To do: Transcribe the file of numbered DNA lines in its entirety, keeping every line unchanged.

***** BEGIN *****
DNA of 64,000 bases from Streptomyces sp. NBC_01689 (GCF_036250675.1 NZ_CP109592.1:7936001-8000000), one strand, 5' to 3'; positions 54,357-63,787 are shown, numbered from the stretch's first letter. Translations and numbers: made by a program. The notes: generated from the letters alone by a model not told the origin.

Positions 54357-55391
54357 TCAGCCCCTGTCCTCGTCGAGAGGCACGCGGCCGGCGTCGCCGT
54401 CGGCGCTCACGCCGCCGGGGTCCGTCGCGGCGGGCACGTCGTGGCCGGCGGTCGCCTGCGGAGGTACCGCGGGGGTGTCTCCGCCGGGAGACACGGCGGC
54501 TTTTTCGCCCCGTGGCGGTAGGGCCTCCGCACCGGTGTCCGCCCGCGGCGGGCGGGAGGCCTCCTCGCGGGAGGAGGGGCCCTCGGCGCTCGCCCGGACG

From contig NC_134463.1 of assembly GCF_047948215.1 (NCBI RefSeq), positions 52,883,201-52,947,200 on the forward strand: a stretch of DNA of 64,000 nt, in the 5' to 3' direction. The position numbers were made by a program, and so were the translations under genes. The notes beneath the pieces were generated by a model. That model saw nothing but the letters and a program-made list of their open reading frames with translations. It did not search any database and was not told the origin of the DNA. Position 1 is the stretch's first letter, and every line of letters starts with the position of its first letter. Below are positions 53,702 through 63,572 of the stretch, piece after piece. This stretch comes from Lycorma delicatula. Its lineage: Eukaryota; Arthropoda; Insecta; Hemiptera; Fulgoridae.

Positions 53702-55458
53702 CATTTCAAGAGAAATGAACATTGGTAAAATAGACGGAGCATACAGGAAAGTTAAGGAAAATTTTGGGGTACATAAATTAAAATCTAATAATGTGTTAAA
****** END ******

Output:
DNA of 64,000 bases from Streptomyces sp. NBC_01689 (GCF_036250675.1 NZ_CP109592.1:7936001-8000000), one strand, 5' to 3'; positions 54,357-63,787 are shown, numbered from the stretch's first letter. Translations and numbers: made by a program. The notes: generated from the letters alone by a model not told the origin.

Positions 54357-55391
54357 TCAGCCCCTGTCCTCGTCGAGAGGCACGCGGCCGGCGTCGCCGT
54401 CGGCGCTCACGCCGCCGGGGTCCGTCGCGGCGGGCACGTCGTGGCCGGCGGTCGCCTGCGGAGGTACCGCGGGGGTGTCTCCGCCGGGAGACACGGCGGC
54501 TTTTTCGCCCCGTGGCGGTAGGGCCTCCGCACCGGTGTCCGCCCGCGGCGGGCGGGAGGCCTCCTCGCGGGAGGAGGGGCCCTCGGCGCTCGCCCGGACG

From contig NC_134463.1 of assembly GCF_047948215.1 (NCBI RefSeq), positions 52,883,201-52,947,200 on the forward strand: a stretch of DNA of 64,000 nt, in the 5' to 3' direction. The position numbers were made by a program, and so were the translations under genes. The notes beneath the pieces were generated by a model. That model saw nothing but the letters and a program-made list of their open reading frames with translations. It did not search any database and was not told the origin of the DNA. Position 1 is the stretch's first letter, and every line of letters starts with the position of its first letter. Below are positions 53,702 through 63,572 of the stretch, piece after piece. This stretch comes from Lycorma delicatula. Its lineage: Eukaryota; Arthropoda; Insecta; Hemiptera; Fulgoridae.

Positions 53702-55458
53702 CATTTCAAGAGAAATGAACATTGGTAAAATAGACGGAGCATACAGGAAAGTTAAGGAAAATTTTGGGGTACATAAATTAAAATCTAATAATGTGTTAAA